Google finds itself in patent suit

Pay-for-performance search company Overture Services, formally GoTo, said Friday that it filed suit against Google for allegedly infringing upon a patent related to the company's bid-for-placement products and search technologies.

Overture's pay-for-performance search service allows companies to bid for search-result placement based on relevant keywords. Advertisers pay the company to drive traffic to their sites via search engines.

The Pasadena, California, company filed the suit Thursday in the U.S. District Court for the Central District of California, Western Division in Los Angeles. Overture sued FindWhat.com earlier this year for allegedly infringing on the same patent, which the company says is a critical component underlying its bid-for-placement and pay-for-performance search technologies.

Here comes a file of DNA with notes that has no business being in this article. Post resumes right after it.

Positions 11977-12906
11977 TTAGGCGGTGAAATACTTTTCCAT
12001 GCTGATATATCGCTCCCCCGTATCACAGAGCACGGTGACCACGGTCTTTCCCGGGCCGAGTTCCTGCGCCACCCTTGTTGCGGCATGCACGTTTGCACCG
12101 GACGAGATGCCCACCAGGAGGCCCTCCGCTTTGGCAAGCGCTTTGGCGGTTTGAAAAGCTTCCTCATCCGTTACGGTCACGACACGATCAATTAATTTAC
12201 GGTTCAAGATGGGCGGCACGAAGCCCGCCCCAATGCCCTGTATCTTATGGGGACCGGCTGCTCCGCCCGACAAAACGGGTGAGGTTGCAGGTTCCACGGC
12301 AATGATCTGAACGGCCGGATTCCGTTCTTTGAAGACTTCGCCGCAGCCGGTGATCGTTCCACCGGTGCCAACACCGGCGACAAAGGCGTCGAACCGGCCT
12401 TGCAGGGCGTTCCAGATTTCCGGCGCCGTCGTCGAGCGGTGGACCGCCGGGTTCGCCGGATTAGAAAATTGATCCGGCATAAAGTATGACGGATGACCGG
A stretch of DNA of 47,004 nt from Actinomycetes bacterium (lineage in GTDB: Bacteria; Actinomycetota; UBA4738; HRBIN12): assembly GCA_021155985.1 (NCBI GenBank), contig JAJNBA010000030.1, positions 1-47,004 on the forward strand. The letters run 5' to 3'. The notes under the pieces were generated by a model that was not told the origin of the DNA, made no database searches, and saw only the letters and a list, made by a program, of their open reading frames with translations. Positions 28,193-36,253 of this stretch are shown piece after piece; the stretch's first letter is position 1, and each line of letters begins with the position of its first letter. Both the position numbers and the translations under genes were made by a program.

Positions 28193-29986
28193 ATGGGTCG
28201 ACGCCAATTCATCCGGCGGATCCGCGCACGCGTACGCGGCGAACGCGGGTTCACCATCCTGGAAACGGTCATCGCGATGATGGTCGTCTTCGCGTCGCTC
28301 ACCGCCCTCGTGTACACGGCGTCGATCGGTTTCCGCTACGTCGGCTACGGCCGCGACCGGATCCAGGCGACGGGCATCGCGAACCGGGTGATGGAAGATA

According to Overture spokesman Al Duncan, Google is infringing on the patent in its own bid-for-placement technologies.

Google, for its part, denied the claim. In a statement released Friday, the popular search engine company said that "this does not come as a surprise to us since Overture is engaged in another lawsuit concerning this patent with Findwhat.com. We have analyzed the patent and determined that we do not infringe any valid claim that it contains. "Overture said, however, that it spent thousands of research and development hours and tens of millions of dollars to develop its technologies and that it intends to enforce its intellectual property rights against those who use its patents without authorization.

Google, in Mountain View, California, declined further comment on the matter.

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